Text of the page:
Reading and Imagination

 October 9, 2021

By  Andrew Traucki

What are those pictures that form in your mind as you read? Where do they come from? Why is it that the mind makes pictures as we read?

Whatever the reason I truly believe that reading increases our imagination and ability to visualise. As opposed to watching a screen where someone else makes all the decisions on how the words in the script will look, when you read a book you are creating that world.

This ability to visualization is a wonderful skill that not only helps strengthen the imagination but also helps us see the intangible.

Logic will get you from A to B. Imagination will take you everywhere.

Albert Einstein

Making pictures in our minds is the first step of creating almost anything. What’s the saying, if you can see it you can do it. You could argue that everything in human existence was first visualised before it was made. You want to build a house? First you need to visualize what it looks like, then you need to turn that visualisation into drawing so you can share your vision.

Likewise leaders and athletes use visualisation techniques to give themselves an edge and a better chance of succeeding.

The ability to visualise clearly is a wonderful skill and reading is a great way to grow that skill. Every time you read you’re creating a new world in your head, you’re visualising characters, clothing, surrounding, everything on the page. As you read you are playing your own private movie in your mind. You are creating the world that’s in the book. Seeing the people and events on the page come to life stretches and improves your imagination and mental agility.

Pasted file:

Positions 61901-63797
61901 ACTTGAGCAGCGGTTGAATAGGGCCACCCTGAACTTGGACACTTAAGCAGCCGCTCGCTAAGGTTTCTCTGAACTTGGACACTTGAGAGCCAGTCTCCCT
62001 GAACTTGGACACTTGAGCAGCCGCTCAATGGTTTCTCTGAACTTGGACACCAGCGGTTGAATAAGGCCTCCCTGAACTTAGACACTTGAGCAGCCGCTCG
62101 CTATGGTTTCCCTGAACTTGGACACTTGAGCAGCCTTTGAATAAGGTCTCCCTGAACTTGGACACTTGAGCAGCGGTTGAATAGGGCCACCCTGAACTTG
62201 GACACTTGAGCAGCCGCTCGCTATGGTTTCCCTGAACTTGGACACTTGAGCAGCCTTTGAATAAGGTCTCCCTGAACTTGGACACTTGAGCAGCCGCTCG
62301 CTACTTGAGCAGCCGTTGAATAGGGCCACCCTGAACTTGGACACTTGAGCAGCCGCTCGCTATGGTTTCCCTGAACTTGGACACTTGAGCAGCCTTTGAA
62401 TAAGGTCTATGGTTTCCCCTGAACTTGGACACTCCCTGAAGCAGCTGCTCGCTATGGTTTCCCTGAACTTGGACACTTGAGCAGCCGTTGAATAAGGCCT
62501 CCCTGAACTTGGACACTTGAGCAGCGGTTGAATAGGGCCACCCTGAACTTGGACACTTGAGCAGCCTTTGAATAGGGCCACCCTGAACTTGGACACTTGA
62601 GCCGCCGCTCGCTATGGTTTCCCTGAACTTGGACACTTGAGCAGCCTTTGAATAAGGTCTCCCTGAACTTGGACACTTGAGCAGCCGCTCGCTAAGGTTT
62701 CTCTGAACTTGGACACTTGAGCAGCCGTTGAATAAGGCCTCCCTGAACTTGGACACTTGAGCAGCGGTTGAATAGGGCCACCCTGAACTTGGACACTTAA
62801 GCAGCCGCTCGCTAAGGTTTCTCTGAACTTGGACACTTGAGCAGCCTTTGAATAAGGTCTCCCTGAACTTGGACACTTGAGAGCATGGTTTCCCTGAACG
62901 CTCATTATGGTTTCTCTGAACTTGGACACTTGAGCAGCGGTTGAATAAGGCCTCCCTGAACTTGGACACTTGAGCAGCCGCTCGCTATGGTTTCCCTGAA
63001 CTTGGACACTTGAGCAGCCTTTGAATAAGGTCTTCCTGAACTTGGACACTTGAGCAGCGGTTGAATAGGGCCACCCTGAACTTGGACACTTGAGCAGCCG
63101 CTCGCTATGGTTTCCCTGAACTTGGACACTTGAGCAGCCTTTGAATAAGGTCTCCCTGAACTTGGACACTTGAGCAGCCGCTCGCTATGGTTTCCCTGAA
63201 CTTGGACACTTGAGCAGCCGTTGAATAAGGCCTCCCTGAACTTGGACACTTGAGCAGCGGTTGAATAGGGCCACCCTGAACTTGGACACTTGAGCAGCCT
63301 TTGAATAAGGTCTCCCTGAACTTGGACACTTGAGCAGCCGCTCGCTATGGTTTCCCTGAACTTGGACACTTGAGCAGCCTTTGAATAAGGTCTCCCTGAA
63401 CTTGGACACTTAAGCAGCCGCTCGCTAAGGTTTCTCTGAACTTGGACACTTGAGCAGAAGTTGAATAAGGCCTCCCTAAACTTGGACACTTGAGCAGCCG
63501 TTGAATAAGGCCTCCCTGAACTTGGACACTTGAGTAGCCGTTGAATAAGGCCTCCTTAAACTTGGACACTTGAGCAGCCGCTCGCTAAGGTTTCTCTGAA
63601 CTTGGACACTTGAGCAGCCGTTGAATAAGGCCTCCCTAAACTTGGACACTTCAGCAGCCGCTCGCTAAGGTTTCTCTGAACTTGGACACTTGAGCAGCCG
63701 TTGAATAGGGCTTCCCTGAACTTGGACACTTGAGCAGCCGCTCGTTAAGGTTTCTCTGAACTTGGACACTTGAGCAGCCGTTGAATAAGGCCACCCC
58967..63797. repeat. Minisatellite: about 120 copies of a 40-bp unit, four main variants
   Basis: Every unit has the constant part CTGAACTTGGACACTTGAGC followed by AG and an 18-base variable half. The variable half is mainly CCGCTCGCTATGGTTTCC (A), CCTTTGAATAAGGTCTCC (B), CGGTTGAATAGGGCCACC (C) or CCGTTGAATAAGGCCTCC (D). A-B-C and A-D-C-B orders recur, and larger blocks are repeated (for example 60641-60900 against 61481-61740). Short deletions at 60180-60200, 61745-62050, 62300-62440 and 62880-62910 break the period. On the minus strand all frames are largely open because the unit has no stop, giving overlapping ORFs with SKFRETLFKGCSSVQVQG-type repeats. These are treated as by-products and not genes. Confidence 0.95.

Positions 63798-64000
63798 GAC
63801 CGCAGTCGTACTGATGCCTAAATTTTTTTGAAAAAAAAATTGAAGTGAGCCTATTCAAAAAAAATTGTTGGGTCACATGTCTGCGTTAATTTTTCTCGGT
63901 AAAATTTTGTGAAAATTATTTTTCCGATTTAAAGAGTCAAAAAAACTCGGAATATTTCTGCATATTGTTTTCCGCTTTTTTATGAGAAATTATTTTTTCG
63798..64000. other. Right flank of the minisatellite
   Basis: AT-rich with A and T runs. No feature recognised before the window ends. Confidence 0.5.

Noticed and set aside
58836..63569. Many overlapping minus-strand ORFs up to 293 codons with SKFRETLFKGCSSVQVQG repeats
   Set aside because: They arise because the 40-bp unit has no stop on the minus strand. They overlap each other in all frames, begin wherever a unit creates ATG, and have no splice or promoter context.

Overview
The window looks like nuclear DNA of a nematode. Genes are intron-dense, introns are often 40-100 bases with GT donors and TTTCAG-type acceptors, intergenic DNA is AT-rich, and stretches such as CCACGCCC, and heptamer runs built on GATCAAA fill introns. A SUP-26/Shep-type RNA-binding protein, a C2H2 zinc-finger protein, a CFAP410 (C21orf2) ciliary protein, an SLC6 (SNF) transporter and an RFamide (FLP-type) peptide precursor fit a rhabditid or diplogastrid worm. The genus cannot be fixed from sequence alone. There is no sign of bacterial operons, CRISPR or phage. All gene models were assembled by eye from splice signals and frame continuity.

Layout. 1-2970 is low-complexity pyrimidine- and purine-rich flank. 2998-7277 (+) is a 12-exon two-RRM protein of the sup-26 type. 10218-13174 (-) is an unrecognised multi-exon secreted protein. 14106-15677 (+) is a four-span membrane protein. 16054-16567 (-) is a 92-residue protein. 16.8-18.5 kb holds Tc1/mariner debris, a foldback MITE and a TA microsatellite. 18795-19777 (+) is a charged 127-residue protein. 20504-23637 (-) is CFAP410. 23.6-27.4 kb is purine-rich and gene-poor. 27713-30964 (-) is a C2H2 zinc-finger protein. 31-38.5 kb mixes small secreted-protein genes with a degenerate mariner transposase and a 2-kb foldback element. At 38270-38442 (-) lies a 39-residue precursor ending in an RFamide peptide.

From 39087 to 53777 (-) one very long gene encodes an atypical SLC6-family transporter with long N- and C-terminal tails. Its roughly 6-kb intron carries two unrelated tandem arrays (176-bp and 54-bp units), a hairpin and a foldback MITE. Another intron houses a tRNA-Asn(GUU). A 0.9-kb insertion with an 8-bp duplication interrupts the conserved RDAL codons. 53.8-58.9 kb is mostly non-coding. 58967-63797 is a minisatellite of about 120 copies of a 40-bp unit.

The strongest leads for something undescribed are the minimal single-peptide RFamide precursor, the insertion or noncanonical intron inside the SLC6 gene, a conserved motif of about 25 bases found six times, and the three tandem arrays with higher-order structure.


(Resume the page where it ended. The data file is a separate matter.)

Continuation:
I remember when I was thirteen I read all of, The Lord of the Rings trilogy, over one hot summer holiday. I was so proud that I had read a thousand page book but more than that I adored the story and characters that I had read about and now inhabited my imagination. I was so in love with the world I had created that when Peter Jackson's, The Lord of the Rings, films came along I found myself in a real dilemma. Do I go see the films and have the characters I had invented as I read the book erased? Or do I preserve my characters but miss this new retelling?

In the end I saw the movies, to his credit I think Peter Jackson did a great job of creating a world that was similar to my vision, however I still prefer my version, the version I visualised when I was a thirteen year old boy.

Help your kids enjoy reading and not only will they discover whole new worlds but their imaginations and ability to visualise the intangible will grow and grow.

About the author 

Andrew Traucki

ANDREW is an accomplished scriptwriter and filmmaker (credits include the feature films Black Water, The Reef and The Jungle) Since he was 5 year sold running round the neighborhood in his home made Robin Hood costume Andrew has always been fascinated by myths and history.

When not writing Mashed Myths, Andrew likes hanging out with his family and going surfing. He has a cat called Zeus.

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